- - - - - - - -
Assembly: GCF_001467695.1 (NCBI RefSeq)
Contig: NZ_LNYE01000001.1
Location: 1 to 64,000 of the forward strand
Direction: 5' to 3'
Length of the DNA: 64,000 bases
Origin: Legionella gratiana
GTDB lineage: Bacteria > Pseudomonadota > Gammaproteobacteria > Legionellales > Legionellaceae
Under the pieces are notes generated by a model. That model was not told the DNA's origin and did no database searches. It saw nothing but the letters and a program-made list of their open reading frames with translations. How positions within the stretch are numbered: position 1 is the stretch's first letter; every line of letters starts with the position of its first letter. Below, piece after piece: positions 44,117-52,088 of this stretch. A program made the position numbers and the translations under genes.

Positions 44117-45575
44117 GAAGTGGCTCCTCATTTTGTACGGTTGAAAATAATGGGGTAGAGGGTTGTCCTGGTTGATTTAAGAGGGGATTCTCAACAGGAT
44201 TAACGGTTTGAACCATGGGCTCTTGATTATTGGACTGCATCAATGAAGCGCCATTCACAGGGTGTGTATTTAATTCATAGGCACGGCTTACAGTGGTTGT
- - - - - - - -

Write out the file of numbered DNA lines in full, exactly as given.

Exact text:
Assembly: GCF_001467695.1 (NCBI RefSeq)
Contig: NZ_LNYE01000001.1
Location: 1 to 64,000 of the forward strand
Direction: 5' to 3'
Length of the DNA: 64,000 bases
Origin: Legionella gratiana
GTDB lineage: Bacteria > Pseudomonadota > Gammaproteobacteria > Legionellales > Legionellaceae
Under the pieces are notes generated by a model. That model was not told the DNA's origin and did no database searches. It saw nothing but the letters and a program-made list of their open reading frames with translations. How positions within the stretch are numbered: position 1 is the stretch's first letter; every line of letters starts with the position of its first letter. Below, piece after piece: positions 44,117-52,088 of this stretch. A program made the position numbers and the translations under genes.

Positions 44117-45575
44117 GAAGTGGCTCCTCATTTTGTACGGTTGAAAATAATGGGGTAGAGGGTTGTCCTGGTTGATTTAAGAGGGGATTCTCAACAGGAT
44201 TAACGGTTTGAACCATGGGCTCTTGATTATTGGACTGCATCAATGAAGCGCCATTCACAGGGTGTGTATTTAATTCATAGGCACGGCTTACAGTGGTTGT